Comprehensive Overview (state-by-state) of the Legal Impact of wiretapping:

South Dakota

Current status

South Dakota has an eavesdropping statute that addresses only oral and wired communications. Overhearing or recording such communications by a person other that the sender or the receiver of wired communications, without consent of either a sender or a receiver, or by a person who is not present during an oral conversation is unlawful.

Eavesdropping is further addressed in Chapter 21 of the S.D. Codified Laws, which addresses trespassing with the intention to eavesdrop or peek on private property.

Impact of law

South Dakota is an “one party consent” state, which means that an individual who is a party to an in-person conversation or electronic communication, or who has the consent of one of the parties to the communication, can lawfully record such conversation without notifying or asking the other parties to consent.

The South Dakota law also addresses trespassing on private property with the intention to eavesdrop or subject a person to surreptitious surveillance, either directly or by using any device for observing, photographing, recording, amplifying, or broadcasting sounds or actions of a person without the person’s consent.

References to Physical TSCM

The law mentions eavesdropping devices, defined as any electronic, mechanical, or other apparatus which is intentionally used to intercept a wire or oral communication, as well as devices for observing, photographing, recording, amplifying, or broadcasting sounds or events. All these devices are mentioned in the context of unlawful interception or surveillance.

References to Cyber TSCM

Cyber means of surveillance not mentioned in the text of law.

Criminal implications

Violations of the South Dakota recording law are Class 5 felonies. Violations of the eavesdropping law are Class 1 misdemeanors.

Civil implications

Code excerpts

S.D. Cod. Laws 23A-35A-20[1]. Overhearing or recording telephone or telegraph communications, conversations, or jury deliberations by means of eavesdropping device as felony.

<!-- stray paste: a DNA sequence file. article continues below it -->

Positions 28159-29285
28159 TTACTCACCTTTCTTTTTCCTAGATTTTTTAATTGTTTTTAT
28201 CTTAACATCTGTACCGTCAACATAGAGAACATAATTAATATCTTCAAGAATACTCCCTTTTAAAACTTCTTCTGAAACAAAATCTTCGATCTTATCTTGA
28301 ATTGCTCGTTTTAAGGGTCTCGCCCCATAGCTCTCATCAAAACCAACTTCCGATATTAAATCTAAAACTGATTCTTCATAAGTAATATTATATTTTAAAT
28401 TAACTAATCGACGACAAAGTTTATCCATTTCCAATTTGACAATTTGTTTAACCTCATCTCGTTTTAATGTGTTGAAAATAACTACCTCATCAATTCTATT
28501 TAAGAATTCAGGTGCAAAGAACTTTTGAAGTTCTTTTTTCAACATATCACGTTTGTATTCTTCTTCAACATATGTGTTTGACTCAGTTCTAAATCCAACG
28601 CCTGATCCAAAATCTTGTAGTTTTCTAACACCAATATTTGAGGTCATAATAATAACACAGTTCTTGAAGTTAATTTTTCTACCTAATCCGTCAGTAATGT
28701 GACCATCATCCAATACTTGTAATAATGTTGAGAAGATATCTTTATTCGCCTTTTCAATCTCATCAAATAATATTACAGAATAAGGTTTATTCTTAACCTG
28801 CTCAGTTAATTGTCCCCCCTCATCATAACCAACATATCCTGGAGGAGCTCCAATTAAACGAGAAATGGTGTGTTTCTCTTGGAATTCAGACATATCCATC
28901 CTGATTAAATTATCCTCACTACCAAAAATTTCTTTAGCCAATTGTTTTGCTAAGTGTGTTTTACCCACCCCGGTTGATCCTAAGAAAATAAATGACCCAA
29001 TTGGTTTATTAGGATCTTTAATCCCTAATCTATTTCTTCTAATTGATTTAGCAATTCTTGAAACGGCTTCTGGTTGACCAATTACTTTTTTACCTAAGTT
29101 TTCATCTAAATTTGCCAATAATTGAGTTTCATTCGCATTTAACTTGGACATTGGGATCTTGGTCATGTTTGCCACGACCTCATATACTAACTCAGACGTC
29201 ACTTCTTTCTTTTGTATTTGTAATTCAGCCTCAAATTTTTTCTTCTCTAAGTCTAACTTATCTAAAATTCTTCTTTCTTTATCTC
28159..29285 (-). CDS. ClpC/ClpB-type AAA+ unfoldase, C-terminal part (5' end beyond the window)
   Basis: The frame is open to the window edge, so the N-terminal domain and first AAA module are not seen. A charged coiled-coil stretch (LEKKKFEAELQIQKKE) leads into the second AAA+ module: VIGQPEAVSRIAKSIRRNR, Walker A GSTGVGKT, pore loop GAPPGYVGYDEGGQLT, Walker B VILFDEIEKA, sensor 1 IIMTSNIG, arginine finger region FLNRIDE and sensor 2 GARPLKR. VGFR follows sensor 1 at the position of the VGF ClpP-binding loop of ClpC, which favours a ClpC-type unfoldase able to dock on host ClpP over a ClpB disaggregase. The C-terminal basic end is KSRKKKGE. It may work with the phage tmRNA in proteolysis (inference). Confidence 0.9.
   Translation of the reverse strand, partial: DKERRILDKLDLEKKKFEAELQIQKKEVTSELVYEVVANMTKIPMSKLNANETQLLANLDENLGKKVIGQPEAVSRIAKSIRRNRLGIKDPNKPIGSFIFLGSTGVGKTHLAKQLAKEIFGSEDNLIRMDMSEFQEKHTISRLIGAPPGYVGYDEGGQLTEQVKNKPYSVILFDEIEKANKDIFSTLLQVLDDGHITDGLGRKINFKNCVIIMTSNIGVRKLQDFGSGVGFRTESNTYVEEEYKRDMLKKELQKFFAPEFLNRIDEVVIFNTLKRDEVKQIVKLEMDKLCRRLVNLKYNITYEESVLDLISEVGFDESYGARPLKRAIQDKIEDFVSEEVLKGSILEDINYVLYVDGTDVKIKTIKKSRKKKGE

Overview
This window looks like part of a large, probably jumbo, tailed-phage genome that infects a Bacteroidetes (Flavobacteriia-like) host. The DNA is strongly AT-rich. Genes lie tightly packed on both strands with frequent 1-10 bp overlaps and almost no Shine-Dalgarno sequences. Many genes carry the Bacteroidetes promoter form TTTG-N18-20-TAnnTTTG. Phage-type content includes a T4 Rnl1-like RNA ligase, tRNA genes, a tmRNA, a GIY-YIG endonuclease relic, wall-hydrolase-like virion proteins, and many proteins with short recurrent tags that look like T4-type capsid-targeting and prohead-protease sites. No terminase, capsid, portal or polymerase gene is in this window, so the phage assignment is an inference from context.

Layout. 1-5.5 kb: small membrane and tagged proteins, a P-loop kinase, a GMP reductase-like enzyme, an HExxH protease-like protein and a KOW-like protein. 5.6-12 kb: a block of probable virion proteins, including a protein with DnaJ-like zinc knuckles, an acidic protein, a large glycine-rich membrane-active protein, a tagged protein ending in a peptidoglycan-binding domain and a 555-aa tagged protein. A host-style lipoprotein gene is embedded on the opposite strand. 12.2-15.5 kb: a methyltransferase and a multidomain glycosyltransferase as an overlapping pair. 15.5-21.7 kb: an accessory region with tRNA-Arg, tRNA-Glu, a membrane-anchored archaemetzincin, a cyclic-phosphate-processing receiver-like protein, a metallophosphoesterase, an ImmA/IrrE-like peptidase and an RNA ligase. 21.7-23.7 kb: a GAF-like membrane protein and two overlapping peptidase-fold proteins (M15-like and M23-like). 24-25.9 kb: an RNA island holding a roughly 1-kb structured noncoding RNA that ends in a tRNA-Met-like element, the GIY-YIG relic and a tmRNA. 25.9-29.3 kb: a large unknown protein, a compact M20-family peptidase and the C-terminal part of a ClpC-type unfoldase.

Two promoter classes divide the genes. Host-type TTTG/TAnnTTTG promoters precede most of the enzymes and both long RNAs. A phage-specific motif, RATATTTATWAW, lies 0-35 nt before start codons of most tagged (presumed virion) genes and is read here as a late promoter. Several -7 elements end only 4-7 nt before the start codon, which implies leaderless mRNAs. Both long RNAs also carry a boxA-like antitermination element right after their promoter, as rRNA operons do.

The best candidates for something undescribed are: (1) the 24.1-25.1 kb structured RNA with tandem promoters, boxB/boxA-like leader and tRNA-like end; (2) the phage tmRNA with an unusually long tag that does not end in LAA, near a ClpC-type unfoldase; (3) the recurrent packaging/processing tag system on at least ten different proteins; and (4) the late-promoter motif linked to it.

Except as provided in § 23A-35A-21, a person is guilty of a Class 5 felony who being:

(1) Not a sender or receiver of a telephone or telegraph communication, intentionally and by means of an eavesdropping device overhears or records a telephone or telegraph communication, or aids, authorizes, employs, procures, or permits another to so do, without the consent of either a sender or receiver thereof;

(2) Not present during a conversation or discussion, intentionally and by means of an eavesdropping device overhears or records such conversation or discussion, or aids, authorizes, employs, procures, or permits another to so do, without the consent of a party to such conversation or discussion;

S.D. Cod. Laws 23A-35A-1[2]. Definition of terms. Terms used in this chapter mean:

(6) “Eavesdropping device” any electronic, mechanical, or other apparatus which is intentionally used to intercept a wire or oral communication

(7) “Intercept” the aural acquisition of the contents of any wire or oral communication through the use of any eavesdropping device

(10) “Oral communication” any oral communication uttered by a person exhibiting an expectation that such communication is not subject to interception under circumstances justifying such expectation;

(15) “Wire communication” any communication made in whole or in part through the use of facilities for the transmission of communications by the aid of wire, cable, or other like connection between the point of origin and the point of reception furnished or operated by any person engaged as a common carrier in providing or operating such facilities for the transmission of interstate or foreign communications.

S.D. Cod. Laws 22-21-1[3]. Trespassing with intent to eavesdrop – Installation or use of unauthorized eavesdropping device.

Any person who, except as authorized by law:

(1) Trespasses on property with intent to subject anyone to eavesdropping or other surveillance in a private place; or

(2) Installs in any private place, without the consent of the person or persons entitled to privacy there, any device for observing, photographing, recording, amplifying, or broadcasting sounds or events in such place, or uses any such unauthorized installation;

is guilty of a Class 1 misdemeanor.

S.D. Cod. Laws 22-21-3[4]. Window peeping on private property of another

No person may enter the private property of another and peek in the door or window of any inhabited building or structure located thereon, without having lawful purpose with the owner or occupant thereof. A violation of this section is a Class 1 misdemeanor.

 

 

[1] Source: http://law.justia.com/codes/south-dakota/2014/title-23a/chapter-35a/section-23a-35a-20/

[2] Source: http://law.justia.com/codes/south-dakota/2014/title-23a/chapter-35a/section-23a-35a-1/

[3] Source: http://law.justia.com/codes/south-dakota/2014/title-22/chapter-21/section-22-21-1/

[4] Source: http://law.justia.com/codes/south-dakota/2014/title-22/chapter-21/section-22-21-3/